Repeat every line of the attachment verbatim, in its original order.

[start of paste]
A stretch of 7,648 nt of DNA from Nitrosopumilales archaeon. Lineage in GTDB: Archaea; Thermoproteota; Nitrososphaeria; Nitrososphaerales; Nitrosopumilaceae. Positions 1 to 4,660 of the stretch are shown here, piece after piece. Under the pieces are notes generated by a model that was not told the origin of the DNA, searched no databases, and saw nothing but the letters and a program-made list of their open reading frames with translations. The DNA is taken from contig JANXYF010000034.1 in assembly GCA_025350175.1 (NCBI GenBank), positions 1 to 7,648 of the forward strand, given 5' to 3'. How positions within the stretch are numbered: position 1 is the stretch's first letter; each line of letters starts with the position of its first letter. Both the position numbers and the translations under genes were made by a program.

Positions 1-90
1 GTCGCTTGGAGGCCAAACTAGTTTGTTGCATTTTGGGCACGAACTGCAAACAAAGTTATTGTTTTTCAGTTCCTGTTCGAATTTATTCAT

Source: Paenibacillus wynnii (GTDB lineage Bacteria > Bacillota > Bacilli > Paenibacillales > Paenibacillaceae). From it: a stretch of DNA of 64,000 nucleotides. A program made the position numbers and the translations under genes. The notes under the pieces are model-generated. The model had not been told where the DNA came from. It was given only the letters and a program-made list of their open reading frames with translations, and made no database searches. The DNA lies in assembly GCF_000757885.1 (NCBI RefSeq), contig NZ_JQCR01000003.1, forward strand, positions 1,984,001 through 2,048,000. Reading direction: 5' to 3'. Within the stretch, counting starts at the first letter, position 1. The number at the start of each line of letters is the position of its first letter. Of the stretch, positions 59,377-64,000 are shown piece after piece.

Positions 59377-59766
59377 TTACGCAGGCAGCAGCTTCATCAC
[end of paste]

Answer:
A stretch of 7,648 nt of DNA from Nitrosopumilales archaeon. Lineage in GTDB: Archaea; Thermoproteota; Nitrososphaeria; Nitrososphaerales; Nitrosopumilaceae. Positions 1 to 4,660 of the stretch are shown here, piece after piece. Under the pieces are notes generated by a model that was not told the origin of the DNA, searched no databases, and saw nothing but the letters and a program-made list of their open reading frames with translations. The DNA is taken from contig JANXYF010000034.1 in assembly GCA_025350175.1 (NCBI GenBank), positions 1 to 7,648 of the forward strand, given 5' to 3'. How positions within the stretch are numbered: position 1 is the stretch's first letter; each line of letters starts with the position of its first letter. Both the position numbers and the translations under genes were made by a program.

Positions 1-90
1 GTCGCTTGGAGGCCAAACTAGTTTGTTGCATTTTGGGCACGAACTGCAAACAAAGTTATTGTTTTTCAGTTCCTGTTCGAATTTATTCAT

Source: Paenibacillus wynnii (GTDB lineage Bacteria > Bacillota > Bacilli > Paenibacillales > Paenibacillaceae). From it: a stretch of DNA of 64,000 nucleotides. A program made the position numbers and the translations under genes. The notes under the pieces are model-generated. The model had not been told where the DNA came from. It was given only the letters and a program-made list of their open reading frames with translations, and made no database searches. The DNA lies in assembly GCF_000757885.1 (NCBI RefSeq), contig NZ_JQCR01000003.1, forward strand, positions 1,984,001 through 2,048,000. Reading direction: 5' to 3'. Within the stretch, counting starts at the first letter, position 1. The number at the start of each line of letters is the position of its first letter. Of the stretch, positions 59,377-64,000 are shown piece after piece.

Positions 59377-59766
59377 TTACGCAGGCAGCAGCTTCATCAC